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Security Flaw Forces Apple to Do Something Never Done Before

To paraphrase Apple’s iPhone tagline, “If you don’t own a Mac … you don’t own a Mac ..!” It is as simple. And given the recent turn of events, Apple has, in the literal meaning, justified the above advert line.

In the past week, Apple has surreptitiously rolled out a security update to your OS X -run Macintosh to counter a particularly malicious flaw. This flaw was in the form of a serious security issue with the the Network Time Protocol (NTP), which has already proved to be quite dangerous in the past – as has been witnessed in the numerous successful Distributed Denial of Service (DDoS) attacks on various UNIX based machines : which even include the popular Linux and Mac OS X servers / machines.

mac os x yosemite beta versionTo gauge the seriousness of the security flaw, one only has to hear that Apple pushed the update via it’s relatively less known automatic security rollout mechanism, called “XProtect“, for OS X for the first time since the two years of its introduction! The bug, said to initially be flagged by Google researchers, allows an attacker to “send a carefully crafted packet that can overflow a stack buffer and allow malicious code to be executed” even from a remote location. Further, the same was highlighted even in US Department of Homeland Security ‘s security bulletins.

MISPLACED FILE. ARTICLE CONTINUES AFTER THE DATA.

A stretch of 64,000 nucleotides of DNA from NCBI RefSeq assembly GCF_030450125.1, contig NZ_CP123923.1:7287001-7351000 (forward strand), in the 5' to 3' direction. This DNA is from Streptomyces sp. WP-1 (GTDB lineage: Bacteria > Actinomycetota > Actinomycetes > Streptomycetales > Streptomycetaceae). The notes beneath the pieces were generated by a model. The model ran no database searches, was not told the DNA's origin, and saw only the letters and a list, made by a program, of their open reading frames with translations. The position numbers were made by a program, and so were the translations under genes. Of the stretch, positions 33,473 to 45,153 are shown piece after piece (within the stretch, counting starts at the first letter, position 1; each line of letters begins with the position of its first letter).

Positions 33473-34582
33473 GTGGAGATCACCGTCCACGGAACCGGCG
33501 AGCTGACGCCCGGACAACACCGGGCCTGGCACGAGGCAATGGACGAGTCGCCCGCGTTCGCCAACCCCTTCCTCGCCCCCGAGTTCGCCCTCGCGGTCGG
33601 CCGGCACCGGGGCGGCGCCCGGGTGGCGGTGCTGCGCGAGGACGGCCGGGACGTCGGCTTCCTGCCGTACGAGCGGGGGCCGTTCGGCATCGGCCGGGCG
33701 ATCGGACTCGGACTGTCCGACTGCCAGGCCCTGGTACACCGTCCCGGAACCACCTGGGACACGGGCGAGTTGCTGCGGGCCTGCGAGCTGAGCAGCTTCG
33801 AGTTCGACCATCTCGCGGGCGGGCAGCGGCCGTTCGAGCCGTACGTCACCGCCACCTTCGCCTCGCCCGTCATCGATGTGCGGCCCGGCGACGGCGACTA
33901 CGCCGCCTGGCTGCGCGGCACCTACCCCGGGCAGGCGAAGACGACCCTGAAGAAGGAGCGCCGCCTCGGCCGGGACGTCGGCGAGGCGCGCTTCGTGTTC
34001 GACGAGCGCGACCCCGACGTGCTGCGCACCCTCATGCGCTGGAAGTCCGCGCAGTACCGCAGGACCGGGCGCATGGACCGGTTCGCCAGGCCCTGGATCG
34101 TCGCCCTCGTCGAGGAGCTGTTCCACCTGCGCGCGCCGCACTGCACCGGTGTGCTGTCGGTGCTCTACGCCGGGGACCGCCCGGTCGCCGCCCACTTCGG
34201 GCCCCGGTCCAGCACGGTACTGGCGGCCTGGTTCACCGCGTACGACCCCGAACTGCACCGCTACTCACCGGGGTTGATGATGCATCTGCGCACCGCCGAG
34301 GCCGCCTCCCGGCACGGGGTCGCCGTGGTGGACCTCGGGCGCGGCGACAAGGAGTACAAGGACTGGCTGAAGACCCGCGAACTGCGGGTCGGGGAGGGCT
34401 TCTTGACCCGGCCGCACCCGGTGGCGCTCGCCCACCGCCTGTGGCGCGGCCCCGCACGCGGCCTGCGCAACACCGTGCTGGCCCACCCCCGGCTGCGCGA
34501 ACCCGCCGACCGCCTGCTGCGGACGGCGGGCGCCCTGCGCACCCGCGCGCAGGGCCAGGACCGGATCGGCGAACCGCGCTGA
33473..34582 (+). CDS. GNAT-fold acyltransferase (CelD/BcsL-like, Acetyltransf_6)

Whilst, Apple initially recommended its Yosemite, Mountain Lion and Mavericks users to update their systems “as soon as possible”, it soon deemed it dangerous enough to ended up taking matters in its own hands and rolling out the security update via XProtect. In fact, Apple’s XProtect is so smooth that it even installs the update without requiring a reboot from any user – the only catch being you must have enabled your Mac to “install system data files and security updates” automatically (allowed by default).

Security Update installed screenshot - courtesy Andrew Cunningham
Security Update installed screenshot – courtesy Andrew Cunningham

You can verify whether your Mac has received this update by enacting the following steps –

  1. Open the Terminal app in your Utilities folder
  2. Enter inwhat /usr/sbin/ntpd in the Terminal.
    Apple states that you should view ntp-77.1.1 on Mountain Lion, ntp-88.1.1 on Mavericks, and ntp-92.5.1 on Yosemite.
  3. If you see can view anything other than these version numbers, it is recommended that you perform a software update to ensure you are protected.
Updated on September 3, 2017

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